Are you one of the many who prefer to buy products that are sold with a label like �environment-friendly,� �plant-based,� �locally-sourced,� or �sustainable?� If so, how sure are you that the manufacturer really advocates for environmental preservation? How can you tell whether or not you�re just being greenwashed?
What is greenwashing, anyway?
American environmentalist and researcher Jay Westerveld coined the term �greenwashing� in 1986. The term was initially used to describe a resort in Samoa selling reusable towels to supposedly �help the environment.� On the other hand, as sales of the towel continued, so did the resort�s continuous expansion and encroachment within the local area.
Such a business strategy has proliferated extensively nowadays in the business world.
Greenwashing is the practice of businesses launching campaigns, advertisements, and labeling that claims to be environmentally beneficial but in contradiction to their environmental and sustainability record.
For example, many clothing companies claim to support efforts in mitigating pollution to the environment. However, it is public knowledge that the clothes we wear in America are mainly made in Asia where workers are grossly exploited and work in inhumane working conditions.
Greta Thunberg, the youth environmental activist, called fast-fashion conglomerates guilty of polluting the environment but branding themselves as climate-friendly.
It is also greenwashing when companies spend too much time launching expensive marketing campaigns to brand themselves as eco-friendly than reversing their irresponsible business practices.
In America, we can see that almost all big companies have their own campaigns, advertisements, and labels supporting environmental preservation. To be fair, some businesses are really true to their word. However, several of them greenwash since the public is more socially aware and sustainability-conscious. Studies have shown that two in three Americans are willing to invest more in products that are labeled eco-friendly.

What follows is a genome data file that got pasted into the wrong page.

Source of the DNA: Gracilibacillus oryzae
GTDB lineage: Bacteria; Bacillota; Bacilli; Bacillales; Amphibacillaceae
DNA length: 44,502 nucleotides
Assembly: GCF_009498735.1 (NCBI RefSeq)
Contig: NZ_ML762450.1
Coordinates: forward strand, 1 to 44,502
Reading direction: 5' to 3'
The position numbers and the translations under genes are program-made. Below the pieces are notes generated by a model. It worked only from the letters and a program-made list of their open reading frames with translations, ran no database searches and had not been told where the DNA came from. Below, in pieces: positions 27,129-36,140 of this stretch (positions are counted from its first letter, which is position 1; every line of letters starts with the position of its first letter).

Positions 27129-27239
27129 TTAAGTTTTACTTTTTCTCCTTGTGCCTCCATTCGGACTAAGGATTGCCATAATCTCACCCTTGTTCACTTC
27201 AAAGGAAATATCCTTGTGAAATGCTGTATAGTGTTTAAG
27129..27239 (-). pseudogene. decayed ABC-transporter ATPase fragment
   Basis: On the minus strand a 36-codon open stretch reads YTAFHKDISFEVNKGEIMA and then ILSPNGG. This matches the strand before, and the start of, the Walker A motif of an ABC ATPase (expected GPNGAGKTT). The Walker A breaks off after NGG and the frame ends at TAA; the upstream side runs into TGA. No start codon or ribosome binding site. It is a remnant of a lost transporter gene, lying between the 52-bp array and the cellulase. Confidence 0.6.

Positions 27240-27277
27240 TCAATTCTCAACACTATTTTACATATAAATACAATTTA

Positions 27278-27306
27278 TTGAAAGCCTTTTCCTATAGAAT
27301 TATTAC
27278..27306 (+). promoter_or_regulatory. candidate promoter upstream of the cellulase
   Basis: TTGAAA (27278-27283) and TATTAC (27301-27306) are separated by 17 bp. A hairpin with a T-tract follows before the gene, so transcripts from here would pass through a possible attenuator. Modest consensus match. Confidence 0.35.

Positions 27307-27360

How not to be greenwashed
1. Don�t be carried away by green-speak
Be suspicious of fluffy language that doesn�t have clear proof. For example, the most common buzzwords in greenwashing include the following: �eco-friendly,� �plant-based,� �sustainable,� �renewable,� �natural,� �biodegradable,� �recyclable,� and �locally-sourced.�
As a way to ensure their claims, look for certification and not just words. It is easy to print those claims on the label, but certification needs to be earned. You can rely on Rainforest Alliance Certified, Fair Trade Certified, and Green Seal certifications.
2. Buy the brand, not the product
Identify the brand and do your research. Buy those brands that have good environmental-friendly practices. Also, double-check if the company is not a corporate ruse out to greenwash consumers.
3. Use common sense
Be alert on these red flags:
- Irrelevant claims: A soda is �gluten-free.�
- Clean products from dirty companies: Products manufactured by plans running on fossil fuels are never �clean.� They have high carbon emissions that damage the environment.
- Self-contradictory language: A �clean coal� energy plant does not exist, nor does biodegradable plastic.
Greenwashing is a double-edged sword. Crooked companies use this tactic as a smokescreen of their unethical practices to upsell gullible customers. So, in the end, be a smart buyer!